- Using mulch (sugar cane mulch, bark, straw, etc) on top of the soil around a plant can help the soil to retain moisture and stop the soil from drying out. It can reduce the amount of water needed by up to 60%! Using mulch can also help to protect the plant from weeds planting themselves in the soil and stealing the nutrients.
- Some plants prefer it if the soil dries out a bit before watering. One way you can tell if your plant needs watering is to feel the top of the soil. If it feels dry, it needs watering. If it is still moist, leave it for another couple of days. To avoid watering your plant too much, stop when the water pools on the surface of the soil or runs out of the bottom of the drainage hole at the bottom. Over-watering or under-watering can result in a sad plant and eventually a dead plant, so even though I love easy-to-care-for plants, some TLC is still required.
- Misting is important for tropical plants to ensure they get the humidity they require. Spray a fine mist using a plant mister or spray bottle over your tropical plants once or twice a week. Try not to leave a tropical plant directly underneath an air conditioning unit vent or a heater as this will dry them out too much causing their leaves to shrivel and brown.
- The best time to water potted plants is in the early morning between 5am and 9am. They can also be watered later in the evening, especially during a hot summer but during winter time it is preferable to water them early so the soil can dry out before dark. If the soil is left moist around the plant for too long (overnight), it can cause the plant to rot, become diseased and it attracts insects. Try not to water in full sun as most of the water will evaporate before it is absorbed by the roots. It is now known that watering in full sun does not scorch the leaves but it is still not water efficient.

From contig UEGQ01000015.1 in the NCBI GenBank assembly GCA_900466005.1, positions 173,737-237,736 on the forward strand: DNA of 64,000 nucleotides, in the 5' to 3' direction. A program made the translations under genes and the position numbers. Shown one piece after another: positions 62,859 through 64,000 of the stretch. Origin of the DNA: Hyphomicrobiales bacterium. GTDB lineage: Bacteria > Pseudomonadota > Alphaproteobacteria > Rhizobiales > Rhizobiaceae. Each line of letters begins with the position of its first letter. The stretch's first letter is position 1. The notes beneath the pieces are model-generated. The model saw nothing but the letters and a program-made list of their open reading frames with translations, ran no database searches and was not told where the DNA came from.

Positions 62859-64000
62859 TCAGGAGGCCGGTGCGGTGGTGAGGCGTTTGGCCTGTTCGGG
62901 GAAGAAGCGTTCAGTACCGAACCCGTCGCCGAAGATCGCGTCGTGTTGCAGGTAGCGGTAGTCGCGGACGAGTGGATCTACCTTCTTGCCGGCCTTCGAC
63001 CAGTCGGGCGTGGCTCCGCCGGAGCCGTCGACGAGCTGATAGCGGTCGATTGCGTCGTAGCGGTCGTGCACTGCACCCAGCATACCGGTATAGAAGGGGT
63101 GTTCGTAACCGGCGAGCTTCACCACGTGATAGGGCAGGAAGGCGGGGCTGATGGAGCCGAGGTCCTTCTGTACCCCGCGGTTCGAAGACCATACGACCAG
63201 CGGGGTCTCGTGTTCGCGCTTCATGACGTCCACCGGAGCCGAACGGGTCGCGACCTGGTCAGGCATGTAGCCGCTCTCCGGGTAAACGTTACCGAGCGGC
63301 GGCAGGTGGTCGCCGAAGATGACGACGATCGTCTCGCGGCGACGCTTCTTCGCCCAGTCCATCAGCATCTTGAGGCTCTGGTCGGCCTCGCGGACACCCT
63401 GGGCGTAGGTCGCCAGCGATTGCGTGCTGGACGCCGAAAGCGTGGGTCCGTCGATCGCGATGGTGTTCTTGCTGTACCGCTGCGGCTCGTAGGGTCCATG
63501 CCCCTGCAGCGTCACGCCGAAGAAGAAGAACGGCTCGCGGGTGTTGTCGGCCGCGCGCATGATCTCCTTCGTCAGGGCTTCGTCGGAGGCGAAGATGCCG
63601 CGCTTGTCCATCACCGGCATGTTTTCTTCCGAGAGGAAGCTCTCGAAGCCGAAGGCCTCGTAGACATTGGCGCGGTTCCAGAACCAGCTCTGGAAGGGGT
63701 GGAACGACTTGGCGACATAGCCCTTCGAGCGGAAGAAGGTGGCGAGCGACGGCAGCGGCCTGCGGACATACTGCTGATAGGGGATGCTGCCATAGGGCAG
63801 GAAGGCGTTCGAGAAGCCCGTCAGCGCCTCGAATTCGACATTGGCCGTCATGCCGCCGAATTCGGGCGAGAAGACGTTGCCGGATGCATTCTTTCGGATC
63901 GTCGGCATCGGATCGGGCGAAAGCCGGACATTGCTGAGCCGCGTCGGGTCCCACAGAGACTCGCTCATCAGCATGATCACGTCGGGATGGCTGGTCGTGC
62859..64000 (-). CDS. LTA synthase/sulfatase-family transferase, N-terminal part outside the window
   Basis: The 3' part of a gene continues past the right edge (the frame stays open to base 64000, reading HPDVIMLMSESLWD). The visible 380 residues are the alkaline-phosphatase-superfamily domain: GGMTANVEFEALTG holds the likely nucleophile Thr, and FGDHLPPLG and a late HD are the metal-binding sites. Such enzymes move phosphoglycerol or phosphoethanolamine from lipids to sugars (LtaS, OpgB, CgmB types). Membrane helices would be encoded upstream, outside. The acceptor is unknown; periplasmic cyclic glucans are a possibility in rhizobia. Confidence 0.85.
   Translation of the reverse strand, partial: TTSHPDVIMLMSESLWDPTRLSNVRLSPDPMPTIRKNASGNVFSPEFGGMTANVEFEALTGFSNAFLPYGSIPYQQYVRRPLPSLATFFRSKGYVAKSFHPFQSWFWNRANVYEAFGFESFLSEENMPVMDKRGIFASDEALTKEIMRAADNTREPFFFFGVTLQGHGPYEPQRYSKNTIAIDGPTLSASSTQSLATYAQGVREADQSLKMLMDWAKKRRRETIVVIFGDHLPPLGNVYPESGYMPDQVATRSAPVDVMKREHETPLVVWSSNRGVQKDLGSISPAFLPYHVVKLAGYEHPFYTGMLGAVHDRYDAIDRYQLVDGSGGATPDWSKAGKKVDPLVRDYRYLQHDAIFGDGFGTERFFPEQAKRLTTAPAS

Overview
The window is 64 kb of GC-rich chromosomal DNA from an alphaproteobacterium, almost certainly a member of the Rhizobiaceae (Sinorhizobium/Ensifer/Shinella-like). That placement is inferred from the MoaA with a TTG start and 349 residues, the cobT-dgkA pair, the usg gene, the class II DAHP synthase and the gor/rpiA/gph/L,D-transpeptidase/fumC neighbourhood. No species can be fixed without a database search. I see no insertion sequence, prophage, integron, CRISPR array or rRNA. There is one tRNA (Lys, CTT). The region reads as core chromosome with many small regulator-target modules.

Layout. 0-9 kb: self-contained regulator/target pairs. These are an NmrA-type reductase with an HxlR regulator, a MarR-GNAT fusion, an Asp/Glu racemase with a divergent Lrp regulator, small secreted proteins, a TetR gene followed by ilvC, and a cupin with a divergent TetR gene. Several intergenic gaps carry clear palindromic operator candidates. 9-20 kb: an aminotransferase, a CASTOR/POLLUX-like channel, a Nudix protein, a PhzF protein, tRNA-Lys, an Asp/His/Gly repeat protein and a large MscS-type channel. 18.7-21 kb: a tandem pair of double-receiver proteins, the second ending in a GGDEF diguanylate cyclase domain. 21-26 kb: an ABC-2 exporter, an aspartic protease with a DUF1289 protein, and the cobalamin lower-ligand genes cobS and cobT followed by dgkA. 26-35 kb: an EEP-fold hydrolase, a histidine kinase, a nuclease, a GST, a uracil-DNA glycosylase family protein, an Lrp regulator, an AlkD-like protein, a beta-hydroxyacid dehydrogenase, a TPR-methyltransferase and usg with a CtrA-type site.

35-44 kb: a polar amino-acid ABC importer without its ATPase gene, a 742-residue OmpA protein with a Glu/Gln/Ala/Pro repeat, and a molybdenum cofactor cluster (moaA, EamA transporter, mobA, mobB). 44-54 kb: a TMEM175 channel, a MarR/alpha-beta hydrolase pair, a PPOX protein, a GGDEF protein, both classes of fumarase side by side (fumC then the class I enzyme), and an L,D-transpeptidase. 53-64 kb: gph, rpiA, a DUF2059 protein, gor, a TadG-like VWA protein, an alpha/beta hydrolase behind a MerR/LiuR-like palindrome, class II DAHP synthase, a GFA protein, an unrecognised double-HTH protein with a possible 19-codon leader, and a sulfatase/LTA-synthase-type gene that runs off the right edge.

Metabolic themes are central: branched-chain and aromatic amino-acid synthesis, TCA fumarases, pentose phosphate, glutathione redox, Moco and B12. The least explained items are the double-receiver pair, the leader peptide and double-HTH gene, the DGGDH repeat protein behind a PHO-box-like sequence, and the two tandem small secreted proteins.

- Using recycled rainwater to water your plants is a great way to reduce the demand on drinking water and shrink your water bill. Consider investing in a rainwater tank with a tap to fill your watering can or connect it directly to an irrigation system.
- If you are someone who likes to travel regularly or often forgets to water their plants, there are products such as these watering bulbs that will release water into the soil when needed.
- If you want a plant to grow larger and more quickly, double the pot size it is currently growing in. A recent study showed that doubling the pot size of a plant increased a plant’s size by 43% and the rate of growth due to an increased rate of photosynthesis. They found that it is likely a plant can sense the size of the pot using its roots.
Examples of easy-to-care-for potted plants
There are many different types of plants that are best suited for pots. If you’re anything like me, I don’t have a lot of time for gardening so here are some examples of the best, easy-to-care-for plants suitable for pots:
- Peace Lily (Spathiphyllum)
These beautiful plants with glossy leaves can be kept outdoors or indoors. They prefer a warm but shady spot if outdoors or medium to low light if kept indoors away from direct sunlight as this can burn the leaves. They are more tolerant of under-watering than over-watering so ensue the soil dries out between watering. You could even wait until the plant droops a little before watering. They are great for purifying the air inside your home and so are great for a bedroom, living room or office space. To keep the plant healthy and leaves glossy, clean the leaves with water once a month or so. You can place the plant in a bath and spray with water, rinse in the sink or just wipe over with a damp cloth. This helps the leaves to process sunlight more effectively. Peace lilies can live for around 3 to 5 years. The peace lily can be divided at the roots to create separate plants.
- Golden Cane Palm (Dypsis lutescens)